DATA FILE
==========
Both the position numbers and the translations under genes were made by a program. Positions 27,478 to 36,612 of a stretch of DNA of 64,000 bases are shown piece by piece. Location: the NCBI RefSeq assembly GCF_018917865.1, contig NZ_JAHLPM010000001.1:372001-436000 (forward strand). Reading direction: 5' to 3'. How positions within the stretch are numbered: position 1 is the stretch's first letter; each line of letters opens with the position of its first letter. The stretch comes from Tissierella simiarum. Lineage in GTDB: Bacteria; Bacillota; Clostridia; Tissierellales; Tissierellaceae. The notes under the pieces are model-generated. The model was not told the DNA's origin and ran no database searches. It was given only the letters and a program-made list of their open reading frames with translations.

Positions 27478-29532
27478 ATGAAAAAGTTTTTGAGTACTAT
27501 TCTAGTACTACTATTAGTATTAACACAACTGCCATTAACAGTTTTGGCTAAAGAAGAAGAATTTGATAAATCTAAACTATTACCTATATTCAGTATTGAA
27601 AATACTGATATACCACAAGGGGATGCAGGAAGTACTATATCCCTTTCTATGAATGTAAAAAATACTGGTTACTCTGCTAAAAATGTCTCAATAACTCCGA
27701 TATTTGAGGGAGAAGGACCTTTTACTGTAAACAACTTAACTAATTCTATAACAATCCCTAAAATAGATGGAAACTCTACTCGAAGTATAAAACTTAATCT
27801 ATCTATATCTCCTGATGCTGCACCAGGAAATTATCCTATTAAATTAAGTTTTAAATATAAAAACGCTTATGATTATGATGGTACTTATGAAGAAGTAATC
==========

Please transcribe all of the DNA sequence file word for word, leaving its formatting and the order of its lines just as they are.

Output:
Both the position numbers and the translations under genes were made by a program. Positions 27,478 to 36,612 of a stretch of DNA of 64,000 bases are shown piece by piece. Location: the NCBI RefSeq assembly GCF_018917865.1, contig NZ_JAHLPM010000001.1:372001-436000 (forward strand). Reading direction: 5' to 3'. How positions within the stretch are numbered: position 1 is the stretch's first letter; each line of letters opens with the position of its first letter. The stretch comes from Tissierella simiarum. Lineage in GTDB: Bacteria; Bacillota; Clostridia; Tissierellales; Tissierellaceae. The notes under the pieces are model-generated. The model was not told the DNA's origin and ran no database searches. It was given only the letters and a program-made list of their open reading frames with translations.

Positions 27478-29532
27478 ATGAAAAAGTTTTTGAGTACTAT
27501 TCTAGTACTACTATTAGTATTAACACAACTGCCATTAACAGTTTTGGCTAAAGAAGAAGAATTTGATAAATCTAAACTATTACCTATATTCAGTATTGAA
27601 AATACTGATATACCACAAGGGGATGCAGGAAGTACTATATCCCTTTCTATGAATGTAAAAAATACTGGTTACTCTGCTAAAAATGTCTCAATAACTCCGA
27701 TATTTGAGGGAGAAGGACCTTTTACTGTAAACAACTTAACTAATTCTATAACAATCCCTAAAATAGATGGAAACTCTACTCGAAGTATAAAACTTAATCT
27801 ATCTATATCTCCTGATGCTGCACCAGGAAATTATCCTATTAAATTAAGTTTTAAATATAAAAACGCTTATGATTATGATGGTACTTATGAAGAAGTAATC